U.S. says China must move ‘without delay’ to change currency policies


WASHINGTON (AP) – The Bush administration said Thursday that China should ‘move without delay’ to change currency practices that American manufacturers blame for soaring trade deficits and the loss of U.S. jobs.

Facing heavy criticism for the failure to cite China last week as a currency manipulator, Treasury Secretary John Snow told the Senate banking committee that the administration’s nearly two-year effort to pressure China to stop pegging its currency tightly to the U.S. dollar was showing results.

He said the Chinese had now taken all the steps needed to prepare their financial system for the move to a more flexible currency.

“China is now ready and should move without delay in a manner and magnitude that is sufficiently reflective of underlying market conditions,” Snow said in his prepared testimony.

Snow repeated a warning made in last week’s currency report: China could be cited by the United States as a currency manipulator, a process that could lead to economic sanctions, if it does not act soon.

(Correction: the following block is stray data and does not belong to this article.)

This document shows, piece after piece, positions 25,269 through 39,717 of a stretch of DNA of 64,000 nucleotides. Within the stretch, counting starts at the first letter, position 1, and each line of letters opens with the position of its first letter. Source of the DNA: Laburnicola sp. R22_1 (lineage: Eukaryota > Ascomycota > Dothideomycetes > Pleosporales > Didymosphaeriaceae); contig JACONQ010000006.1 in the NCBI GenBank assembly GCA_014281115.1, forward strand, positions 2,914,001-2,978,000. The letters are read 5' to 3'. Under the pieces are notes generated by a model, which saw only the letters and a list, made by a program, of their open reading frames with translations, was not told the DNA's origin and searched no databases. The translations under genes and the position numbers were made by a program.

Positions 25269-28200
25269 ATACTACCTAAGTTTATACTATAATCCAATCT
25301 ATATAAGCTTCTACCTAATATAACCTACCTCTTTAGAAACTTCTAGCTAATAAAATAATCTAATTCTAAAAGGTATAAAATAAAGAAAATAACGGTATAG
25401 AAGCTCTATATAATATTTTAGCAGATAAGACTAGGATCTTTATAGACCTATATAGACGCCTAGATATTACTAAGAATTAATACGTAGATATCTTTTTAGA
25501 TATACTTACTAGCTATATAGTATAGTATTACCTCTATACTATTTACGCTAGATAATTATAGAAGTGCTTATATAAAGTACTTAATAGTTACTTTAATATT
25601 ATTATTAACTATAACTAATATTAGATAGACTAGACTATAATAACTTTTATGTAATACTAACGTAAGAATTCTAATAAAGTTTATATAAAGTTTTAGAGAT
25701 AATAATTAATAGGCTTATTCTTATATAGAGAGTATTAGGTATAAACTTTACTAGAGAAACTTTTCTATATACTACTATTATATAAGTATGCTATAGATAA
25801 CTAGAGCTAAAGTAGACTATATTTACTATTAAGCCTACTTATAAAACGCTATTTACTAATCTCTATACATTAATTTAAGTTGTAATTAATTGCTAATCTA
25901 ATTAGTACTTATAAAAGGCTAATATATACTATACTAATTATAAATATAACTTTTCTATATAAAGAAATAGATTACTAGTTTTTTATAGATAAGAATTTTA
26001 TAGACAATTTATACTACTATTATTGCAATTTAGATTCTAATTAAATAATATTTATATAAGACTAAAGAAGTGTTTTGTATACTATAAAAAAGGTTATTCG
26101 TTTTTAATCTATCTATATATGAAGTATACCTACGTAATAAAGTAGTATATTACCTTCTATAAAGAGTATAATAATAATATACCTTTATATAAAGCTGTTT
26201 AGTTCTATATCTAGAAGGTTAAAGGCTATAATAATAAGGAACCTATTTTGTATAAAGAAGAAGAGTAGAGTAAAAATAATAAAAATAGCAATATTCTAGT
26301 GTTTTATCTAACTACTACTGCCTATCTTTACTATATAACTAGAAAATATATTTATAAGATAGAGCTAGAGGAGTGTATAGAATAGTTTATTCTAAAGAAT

Snow made clear in his testimony that the administration was not insisting that China move immediately to a currency whose value was set totally in global currency markets, a practice known as floating.

“We are not calling for an immediate full float with fully liberalized capital markets. This would be a mistake at this time – China’s banking sector is not prepared,” Snow said. “What we are calling for is an intermediate step that reflects underlying market conditions and allows for a smooth transition – when appropriate – to a full float.”

Snow did not elaborate on what interim steps would be appropriate but outside experts have said China could stop linking its currency only to the U.S. dollar and instead peg it to several currencies or it could allow the yuan to trade in a band rather than keeping it pegged at 8.28 yuan for each dollar.

That would allow the yuan to be revalued higher.

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